By Robb Murray email@example.com
The Mankato Free Press
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MANKATO — When it first opened, The Reach was serving about 15 kids a month and its staff was asking area service clubs and nonprofits if they could come in as guest speakers.
These days? The Reach — a homeless youth drop-in center — sees more like 80 kids a month. They’ve added a handful of other programs. Expanded to Rochester. And those speaking gigs?
“Those days are over,” said Rachel Johnston, executive director of The Reach. “We don’t call around and ask to speak anymore. They ask us.”
To say The Reach has grown would be a bit of an understatement. Opened in 2011, The Reach remains the only agency in southern Minnesota serving homeless youth. And in case you’re skeptical of just how much work there can be for such an agency, consider the numbers:
■ Since opening its doors in 2011, the Reach has served roughly 700 youth.
■ Of those, 73 have been sheltered in hotels with average stays of five nights.
■ The Reach has about 40 graduates from its On My Own program, which teaches life skills such as cooking to youth.
■ Statistics from Mankato Area Public Schools backs up those numbers. The district counted 61 kids who at some point reported having no place to stay. This year that number is 95.
Johnston said The Reach operates as an independent business but falls under the umbrella of Lutheran Social Service. A similar program had been operating in Owatonna, but their grant ran out and the program was ending. LSS staff in Mankato picked up that grant and opened shop in Mankato.
“At the beginning, we were hitting the streets endlessly,” Johnston said. “We’d eat lunch at the Salvation Army, immerse ourselves in the culture we’re trying to serve.”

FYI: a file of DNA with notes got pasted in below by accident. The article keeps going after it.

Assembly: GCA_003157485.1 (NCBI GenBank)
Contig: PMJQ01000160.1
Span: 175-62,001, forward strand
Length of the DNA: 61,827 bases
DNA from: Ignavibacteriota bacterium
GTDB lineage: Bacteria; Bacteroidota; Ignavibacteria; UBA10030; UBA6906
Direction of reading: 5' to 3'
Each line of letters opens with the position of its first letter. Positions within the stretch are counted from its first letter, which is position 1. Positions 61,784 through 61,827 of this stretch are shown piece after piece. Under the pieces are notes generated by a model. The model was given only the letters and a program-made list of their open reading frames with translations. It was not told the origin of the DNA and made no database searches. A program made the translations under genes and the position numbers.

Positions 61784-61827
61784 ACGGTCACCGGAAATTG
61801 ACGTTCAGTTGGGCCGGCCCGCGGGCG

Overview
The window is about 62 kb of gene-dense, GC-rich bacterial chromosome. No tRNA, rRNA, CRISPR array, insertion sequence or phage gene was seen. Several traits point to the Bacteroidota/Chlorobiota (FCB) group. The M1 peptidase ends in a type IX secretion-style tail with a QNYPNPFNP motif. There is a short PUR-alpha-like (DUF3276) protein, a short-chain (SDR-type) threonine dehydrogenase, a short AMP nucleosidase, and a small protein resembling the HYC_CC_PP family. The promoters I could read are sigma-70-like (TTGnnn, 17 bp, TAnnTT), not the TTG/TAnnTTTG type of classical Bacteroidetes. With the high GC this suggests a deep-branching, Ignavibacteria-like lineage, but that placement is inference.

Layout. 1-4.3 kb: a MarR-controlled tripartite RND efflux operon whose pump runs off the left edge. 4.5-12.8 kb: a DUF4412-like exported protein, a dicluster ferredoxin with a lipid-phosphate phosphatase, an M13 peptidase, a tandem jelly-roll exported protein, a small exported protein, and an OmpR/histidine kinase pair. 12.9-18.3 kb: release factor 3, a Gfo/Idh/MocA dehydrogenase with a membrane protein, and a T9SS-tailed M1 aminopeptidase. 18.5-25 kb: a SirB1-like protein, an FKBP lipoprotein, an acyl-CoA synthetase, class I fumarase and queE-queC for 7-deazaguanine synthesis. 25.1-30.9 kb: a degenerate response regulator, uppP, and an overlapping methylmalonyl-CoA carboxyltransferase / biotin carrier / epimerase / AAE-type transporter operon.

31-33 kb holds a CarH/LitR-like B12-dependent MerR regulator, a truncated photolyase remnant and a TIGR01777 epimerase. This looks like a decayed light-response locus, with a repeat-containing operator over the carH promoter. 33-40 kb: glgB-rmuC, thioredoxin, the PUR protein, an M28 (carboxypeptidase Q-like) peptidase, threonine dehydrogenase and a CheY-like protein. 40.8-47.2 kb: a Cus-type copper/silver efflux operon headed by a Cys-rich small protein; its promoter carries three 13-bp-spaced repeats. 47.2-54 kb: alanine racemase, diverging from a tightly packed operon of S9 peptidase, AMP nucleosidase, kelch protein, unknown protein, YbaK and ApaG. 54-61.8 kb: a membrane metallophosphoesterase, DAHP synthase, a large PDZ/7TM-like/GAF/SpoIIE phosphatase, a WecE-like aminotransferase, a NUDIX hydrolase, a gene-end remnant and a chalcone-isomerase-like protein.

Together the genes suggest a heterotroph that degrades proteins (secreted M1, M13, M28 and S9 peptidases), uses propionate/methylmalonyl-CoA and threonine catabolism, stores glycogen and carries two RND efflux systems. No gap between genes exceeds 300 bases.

A few months after opening, The Reach began contracting with Second Harvest Heartland in the Twin Cities to function as a food shelf for the young clients. To date The Reach has given out more than 7,600 food items, and more than 10,700 health and hygiene items.
One of the first programs The Reach launched was something called On My Own. Already a success through LSS, Johnston said they felt it was a good fit for The Reach. The program teaches kids how to cook, how to apply for a job, how to apply to a college or get financial aid, and coaches them in personal finance skills, such as balancing a checkbook, nutrition and the importance of volunteer work.
Johnston said The Reach is big on partnering. They’ve taken kids on kayaking trips that have resulted in Bent River Outfitters offering jobs to some of the kids.
In 2012 The Reach’s name was getting out there and more and more kids were coming for help.
“Now, some months it’s so busy we’ll have up to 80 kids a month. We’ve had as many as 15-20 kids per day,” she said. “The phone is ringing off the hook.”
The Reach continues to add new programs to meet the needs of its clientele.
Last year it got a five-year $500,000 federal grant to launch a program for transitional living. It’s called Sheltered Ground Mankato Area Transitional living program, and it started a year ago in October.
The program gets youth on an 18-month plan of rental and life assistance. For the first month, the program covers rent in an affordable apartment. By month 18, they’re supposed to be weaned off assistance entirely, and they’ll ideally have been monitored in school and work enough by The Reach staff so that they can make it on their own.
They’ve also added a crisis nursery for youth who have kids of their own and a program called BOOST (Building On Opps to Strengthen Teens).
With all these programs and outreach efforts, it would make sense that The Reach would be top of mind, and that southern Minnesotans would have a better handle on how pressing the issue of youth homelessness is.
“No,” Johnston said. “They don’t really know. It does surprise me a little. But on the other hand, we look at it as an opportunity to educate people.
“We’ve had kids as young as 8 years old. We have kids in this community sleeping in stairwells, sleeping in Port-O-Potties, in their cars,” she said. “We’ve outgrown our space because we’re serving so many kids. Which is sad, but at least we know we’re helping them.”